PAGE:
Imagine that we have a solid rod, and we apply heat to the rod: for example, by holding it under a flame. Intuitively, we know that if we hold the rod at one end, then eventually we will feel the temperature rising, depending on what the rod is made from: metal rods will heat quickly, whereas a glass rod might not heat at all.
At the molecular level, the ‘hot’ molecules underneath the flame are vibrating rapidly, which causes their adjacent neighbors to also start oscillating. This process repeats, and the further we are from the flame, the more the temperature ‘spread out. If we remove the flame, then the temperature of the rod will eventually decay until it reaches the temperature of the room.
This process is called diffusion. Visually, you can think about adding a small amount of dye to a large container of fluid at rest. Introducing the dye via a syringe at a specific point, we would eventually expect the dye to diffuse amongst the fluid until it can no longer be seen.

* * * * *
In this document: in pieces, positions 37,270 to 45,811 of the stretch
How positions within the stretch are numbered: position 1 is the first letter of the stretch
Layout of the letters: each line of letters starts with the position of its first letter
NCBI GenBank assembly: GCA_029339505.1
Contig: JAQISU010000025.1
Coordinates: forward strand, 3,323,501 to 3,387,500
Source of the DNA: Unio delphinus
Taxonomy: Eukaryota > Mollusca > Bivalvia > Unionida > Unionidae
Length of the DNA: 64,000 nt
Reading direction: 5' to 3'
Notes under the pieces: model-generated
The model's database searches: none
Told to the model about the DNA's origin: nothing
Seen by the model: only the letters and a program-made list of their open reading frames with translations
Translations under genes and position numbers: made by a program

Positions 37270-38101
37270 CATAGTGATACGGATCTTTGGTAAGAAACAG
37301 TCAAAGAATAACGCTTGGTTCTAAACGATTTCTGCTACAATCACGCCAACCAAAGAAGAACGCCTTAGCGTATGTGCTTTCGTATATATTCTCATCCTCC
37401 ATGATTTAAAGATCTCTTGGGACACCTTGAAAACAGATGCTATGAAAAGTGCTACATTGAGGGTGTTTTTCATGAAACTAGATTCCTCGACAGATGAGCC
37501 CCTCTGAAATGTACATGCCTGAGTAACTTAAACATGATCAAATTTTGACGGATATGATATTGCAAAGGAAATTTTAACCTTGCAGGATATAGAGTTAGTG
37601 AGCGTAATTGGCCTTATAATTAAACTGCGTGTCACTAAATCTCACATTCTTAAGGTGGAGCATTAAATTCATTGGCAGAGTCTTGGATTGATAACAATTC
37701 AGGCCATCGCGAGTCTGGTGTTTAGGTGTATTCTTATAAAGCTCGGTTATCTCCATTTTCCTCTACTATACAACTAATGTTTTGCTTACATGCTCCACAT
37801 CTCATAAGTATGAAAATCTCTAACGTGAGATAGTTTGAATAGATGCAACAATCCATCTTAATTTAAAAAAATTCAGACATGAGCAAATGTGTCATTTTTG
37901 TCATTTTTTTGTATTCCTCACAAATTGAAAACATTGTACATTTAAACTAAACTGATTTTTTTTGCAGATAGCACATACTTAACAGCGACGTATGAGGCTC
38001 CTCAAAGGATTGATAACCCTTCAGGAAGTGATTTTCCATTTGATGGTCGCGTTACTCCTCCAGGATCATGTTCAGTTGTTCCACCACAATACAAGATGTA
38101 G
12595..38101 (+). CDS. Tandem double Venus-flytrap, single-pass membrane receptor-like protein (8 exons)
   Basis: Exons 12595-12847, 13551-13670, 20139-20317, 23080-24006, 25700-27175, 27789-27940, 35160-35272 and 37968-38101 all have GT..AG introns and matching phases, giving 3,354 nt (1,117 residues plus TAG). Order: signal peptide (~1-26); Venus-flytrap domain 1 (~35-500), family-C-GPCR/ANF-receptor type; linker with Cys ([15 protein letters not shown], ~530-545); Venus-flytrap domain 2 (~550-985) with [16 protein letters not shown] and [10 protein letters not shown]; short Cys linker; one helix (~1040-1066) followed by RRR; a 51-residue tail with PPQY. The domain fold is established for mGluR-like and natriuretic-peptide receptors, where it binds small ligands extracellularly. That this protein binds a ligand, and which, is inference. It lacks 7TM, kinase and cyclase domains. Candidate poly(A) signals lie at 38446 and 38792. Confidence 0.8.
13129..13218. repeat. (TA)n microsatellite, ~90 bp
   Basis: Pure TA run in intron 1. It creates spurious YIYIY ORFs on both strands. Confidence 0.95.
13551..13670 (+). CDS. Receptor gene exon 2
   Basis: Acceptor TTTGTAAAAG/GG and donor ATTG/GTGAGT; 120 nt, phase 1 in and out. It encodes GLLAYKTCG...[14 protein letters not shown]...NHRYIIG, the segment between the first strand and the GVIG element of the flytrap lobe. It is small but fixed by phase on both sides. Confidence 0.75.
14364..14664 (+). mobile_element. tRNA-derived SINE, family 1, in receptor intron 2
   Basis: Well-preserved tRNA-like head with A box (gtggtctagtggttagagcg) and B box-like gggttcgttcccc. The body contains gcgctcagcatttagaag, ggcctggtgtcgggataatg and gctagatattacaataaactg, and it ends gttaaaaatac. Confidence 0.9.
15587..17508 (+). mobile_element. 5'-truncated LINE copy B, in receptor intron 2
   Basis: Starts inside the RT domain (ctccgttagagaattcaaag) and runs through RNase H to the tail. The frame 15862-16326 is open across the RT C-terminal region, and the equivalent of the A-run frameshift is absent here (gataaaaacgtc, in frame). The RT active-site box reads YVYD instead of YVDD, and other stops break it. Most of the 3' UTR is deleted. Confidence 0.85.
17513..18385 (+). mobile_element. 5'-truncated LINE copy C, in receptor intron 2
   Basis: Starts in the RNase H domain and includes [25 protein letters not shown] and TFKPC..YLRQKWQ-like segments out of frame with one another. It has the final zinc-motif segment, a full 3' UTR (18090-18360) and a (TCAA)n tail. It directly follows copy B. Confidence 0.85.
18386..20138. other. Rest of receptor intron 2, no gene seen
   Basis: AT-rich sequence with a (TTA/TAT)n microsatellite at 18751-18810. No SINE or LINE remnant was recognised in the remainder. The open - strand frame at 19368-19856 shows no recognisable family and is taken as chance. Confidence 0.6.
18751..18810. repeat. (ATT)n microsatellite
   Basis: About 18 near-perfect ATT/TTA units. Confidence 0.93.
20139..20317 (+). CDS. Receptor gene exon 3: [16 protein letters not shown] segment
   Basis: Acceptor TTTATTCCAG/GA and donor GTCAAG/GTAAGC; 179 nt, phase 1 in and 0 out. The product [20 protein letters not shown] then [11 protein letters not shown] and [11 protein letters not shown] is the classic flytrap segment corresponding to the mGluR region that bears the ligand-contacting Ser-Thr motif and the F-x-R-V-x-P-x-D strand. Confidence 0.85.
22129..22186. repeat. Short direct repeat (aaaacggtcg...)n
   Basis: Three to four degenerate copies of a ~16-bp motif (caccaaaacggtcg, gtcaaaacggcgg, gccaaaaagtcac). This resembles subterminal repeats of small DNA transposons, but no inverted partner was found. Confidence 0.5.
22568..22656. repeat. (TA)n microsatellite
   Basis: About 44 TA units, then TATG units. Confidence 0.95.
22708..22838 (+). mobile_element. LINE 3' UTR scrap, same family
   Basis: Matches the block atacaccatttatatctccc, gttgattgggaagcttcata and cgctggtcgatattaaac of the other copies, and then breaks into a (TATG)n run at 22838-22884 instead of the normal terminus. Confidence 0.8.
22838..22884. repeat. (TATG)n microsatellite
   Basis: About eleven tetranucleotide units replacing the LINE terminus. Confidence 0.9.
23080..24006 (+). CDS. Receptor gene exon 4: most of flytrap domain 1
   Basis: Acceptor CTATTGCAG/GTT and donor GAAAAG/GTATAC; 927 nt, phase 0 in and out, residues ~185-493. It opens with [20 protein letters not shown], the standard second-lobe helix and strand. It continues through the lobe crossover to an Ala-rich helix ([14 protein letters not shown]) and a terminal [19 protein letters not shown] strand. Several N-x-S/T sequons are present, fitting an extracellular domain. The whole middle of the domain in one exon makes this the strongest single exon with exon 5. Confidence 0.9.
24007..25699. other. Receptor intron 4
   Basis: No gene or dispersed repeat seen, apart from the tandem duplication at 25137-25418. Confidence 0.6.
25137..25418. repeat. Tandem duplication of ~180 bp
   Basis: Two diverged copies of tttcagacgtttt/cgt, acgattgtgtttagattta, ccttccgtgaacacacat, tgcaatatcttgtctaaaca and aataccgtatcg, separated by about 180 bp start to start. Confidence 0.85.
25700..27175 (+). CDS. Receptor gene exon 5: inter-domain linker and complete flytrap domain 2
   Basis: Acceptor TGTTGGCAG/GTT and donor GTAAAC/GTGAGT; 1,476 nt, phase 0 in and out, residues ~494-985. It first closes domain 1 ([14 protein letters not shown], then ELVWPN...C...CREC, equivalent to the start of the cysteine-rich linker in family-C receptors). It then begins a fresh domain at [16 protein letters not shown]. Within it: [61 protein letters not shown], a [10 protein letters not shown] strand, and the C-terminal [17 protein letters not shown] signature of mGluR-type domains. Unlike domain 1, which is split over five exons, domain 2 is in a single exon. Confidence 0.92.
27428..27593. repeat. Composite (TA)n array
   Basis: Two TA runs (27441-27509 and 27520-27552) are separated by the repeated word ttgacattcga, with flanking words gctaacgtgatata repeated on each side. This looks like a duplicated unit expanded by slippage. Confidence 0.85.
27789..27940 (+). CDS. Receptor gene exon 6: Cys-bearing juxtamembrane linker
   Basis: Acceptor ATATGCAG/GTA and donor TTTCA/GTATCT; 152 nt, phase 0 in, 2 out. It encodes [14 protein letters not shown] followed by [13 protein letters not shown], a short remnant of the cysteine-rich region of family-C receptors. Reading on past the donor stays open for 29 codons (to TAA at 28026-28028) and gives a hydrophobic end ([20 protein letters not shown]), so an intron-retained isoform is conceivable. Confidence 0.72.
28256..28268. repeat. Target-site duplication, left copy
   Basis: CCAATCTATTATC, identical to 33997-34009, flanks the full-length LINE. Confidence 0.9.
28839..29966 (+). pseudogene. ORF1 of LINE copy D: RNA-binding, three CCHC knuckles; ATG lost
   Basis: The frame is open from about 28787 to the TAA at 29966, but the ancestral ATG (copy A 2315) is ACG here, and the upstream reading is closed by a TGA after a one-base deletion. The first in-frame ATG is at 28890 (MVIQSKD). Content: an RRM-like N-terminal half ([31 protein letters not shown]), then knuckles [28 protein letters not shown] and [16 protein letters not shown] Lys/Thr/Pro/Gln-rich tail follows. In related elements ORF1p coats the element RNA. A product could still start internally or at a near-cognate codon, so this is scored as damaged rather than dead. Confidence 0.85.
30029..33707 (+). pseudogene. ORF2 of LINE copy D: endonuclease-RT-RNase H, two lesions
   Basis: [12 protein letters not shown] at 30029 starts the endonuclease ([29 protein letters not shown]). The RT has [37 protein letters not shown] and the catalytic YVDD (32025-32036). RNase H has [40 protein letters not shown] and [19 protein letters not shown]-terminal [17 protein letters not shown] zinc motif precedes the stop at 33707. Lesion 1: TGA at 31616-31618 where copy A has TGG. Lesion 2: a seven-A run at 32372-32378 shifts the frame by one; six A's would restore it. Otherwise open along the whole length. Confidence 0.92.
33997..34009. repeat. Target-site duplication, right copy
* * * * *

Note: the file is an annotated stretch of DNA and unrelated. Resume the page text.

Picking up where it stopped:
To model this mathematically, consider a solid rod of length L and constant cross-section, and assume that the temperature is constant in each cross-section. Then the temperature can be expressed as a function of both one-dimensional location x, where 0 ≤ x ≤ L and time t ≥ 0. We can therefore express the temperature as a function u(x, y). If the thermal conductivity of the material is given by
a constant α, then we can show that u observes the partial differential equation.
This is called the heat equation.
To solve the heat equation, we also need some additional information, in the same way, that an ODE needs to know an initial value to give a unique answer. In particular, we need to know two things:
an initial condition: what is the temperature at t = 0?
the boundary conditions: what is the temperature at x = 0 and x = L?
For this assignment, we will assume the following:
the initial temperature is given by some known function f(x), so that u(x, 0) = f(x);
we fix the temperature at each end of the rod, so that u(0, t) = a and u(L, t) = b, where a and b are constants.
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